|Born||David Downs Hartman
May 19, 1935
Pawtucket, Rhode Island, U.S.
|Spouse(s)||Maureen Downey 1974–1997 (her death)
Mary Clark Putman 2001–present
David Downs Hartman (born May 19, 1935) is an American journalist and media host who began his media career as an actor. He currently anchors and hosts documentary programs on cable TV's History channel and on PBS. Hartman is best-known as the first host of ABC's Good Morning America, from 1975-1987. As an actor, he starred in the 1970s as a young resident, Dr. Paul Hunter, on The Bold Ones: The New Doctors and as a teacher in the series Lucas Tanner.
Born in Pawtucket, Rhode Island and is of German descent. Hartman attended Mount Hermon School (now Northfield Mount Hermon) and was geared toward professional baseball in high school. However, he turned down a baseball scholarship to attend Duke University where he majored in economics and became a member of the Sigma Chi fraternity. After college, he served three years active duty as an officer in the U.S. Air Force, Strategic Air Command. He was a Supply Officer at Dow AFB in Bangor, ME and acted in local musicals there, including Oklahoma, in the role of Curly.
Hartman appeared in two Broadway shows: the original Hello, Dolly! in 1964, and The Yearling (1965). After working in films such as The Ballad of Josie (1967) and Did You Hear the One About the Traveling Saleslady? (1968), he refocused on television, and won serious attention as a dedicated doctor on The Bold Ones: The New Doctors, winning a nomination for a Golden Globe award.
He also appeared as the character David Sutton in more than two dozen episodes of the television series The Virginian. Hartman had guest-starring roles on a number of other popular TV series such as Marcus Welby, M.D., The Name of the Game and Ironside.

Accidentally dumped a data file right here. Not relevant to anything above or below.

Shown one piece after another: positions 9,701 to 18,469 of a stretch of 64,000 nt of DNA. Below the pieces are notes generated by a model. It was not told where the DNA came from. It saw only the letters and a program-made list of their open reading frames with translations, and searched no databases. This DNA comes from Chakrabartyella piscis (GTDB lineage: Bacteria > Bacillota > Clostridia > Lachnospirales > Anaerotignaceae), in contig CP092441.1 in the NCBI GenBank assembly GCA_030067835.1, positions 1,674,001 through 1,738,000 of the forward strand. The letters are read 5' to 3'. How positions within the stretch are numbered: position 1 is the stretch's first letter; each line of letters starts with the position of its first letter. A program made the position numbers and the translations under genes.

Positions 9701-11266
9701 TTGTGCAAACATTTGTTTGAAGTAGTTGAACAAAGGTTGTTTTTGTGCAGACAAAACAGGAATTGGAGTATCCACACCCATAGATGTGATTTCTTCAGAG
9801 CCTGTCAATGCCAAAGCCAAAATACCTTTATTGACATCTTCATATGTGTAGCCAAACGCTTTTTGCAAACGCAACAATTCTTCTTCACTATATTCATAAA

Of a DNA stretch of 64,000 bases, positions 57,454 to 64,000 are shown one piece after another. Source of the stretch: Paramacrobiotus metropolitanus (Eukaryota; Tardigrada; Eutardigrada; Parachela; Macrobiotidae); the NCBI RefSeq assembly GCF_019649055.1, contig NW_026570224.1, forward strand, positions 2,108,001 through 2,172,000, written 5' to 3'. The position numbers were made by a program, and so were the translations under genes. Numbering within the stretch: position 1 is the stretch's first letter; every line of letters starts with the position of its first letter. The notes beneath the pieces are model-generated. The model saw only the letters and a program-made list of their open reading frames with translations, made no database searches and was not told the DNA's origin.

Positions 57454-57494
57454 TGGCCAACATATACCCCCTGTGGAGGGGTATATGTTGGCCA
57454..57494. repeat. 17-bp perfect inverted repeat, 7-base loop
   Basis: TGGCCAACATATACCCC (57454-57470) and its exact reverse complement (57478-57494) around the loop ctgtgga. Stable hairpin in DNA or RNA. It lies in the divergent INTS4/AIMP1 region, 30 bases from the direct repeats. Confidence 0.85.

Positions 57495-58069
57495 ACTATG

He starred in the Disney movie The Island at the Top of the World (1974) as an archaeology professor. A year earlier, Hartman did a remake of the holiday classic Miracle on 34th Street along with Jane Alexander and Sebastian Cabot.
On the 1974-75 NBC series Lucas Tanner, Hartman played a retired baseball player turned unconventional high school teacher. The cancellation of this series marked the end of his acting career.
In November 1975, Hartman became the first co-host of ABC's new show Good Morning America (1975-1987). During his 11 years as host, GMA became the highest rated morning news program. He conducted more than 12,000 interviews.
Hartman has been an anchor and host of a series of documentaries on the Discovery Channel and PBS member station WNET in New York City. Produced by James Nicoloro, the PBS documentaries are a series of "Walk Through" documentaries about various communities around New York City, which include A Walk Down 42nd Street (August 1998), A Walk Up Broadway (March 1999), A Walk Through Harlem (December 1999), A Walk Around Brooklyn with David Hartman and Historian Barry Lewis (2000), A Walk Through Greenwich Village (2001), A Walk Through Central Park (2001), A Walk Through Newark (2002), A Walk Through Hoboken (2003), A Walk Through Queens (2004), A Walk Through the Bronx (2005), and A Walk Around Staten Island (2007).
Hartman was married to Maureen Downey from 1974 until her death on September 17, 1997. In 2001, he married Mary Clark Putman, a widowed homemaker.
Good Morning America
November 3, 1975–July 31, 1987
with Nancy Dussault from 1975 to 1977, with Sandy Hill from 1977 to 1980, and with Joan Lunden from 1980 to 1987
Charles Gibson and Joan Lunden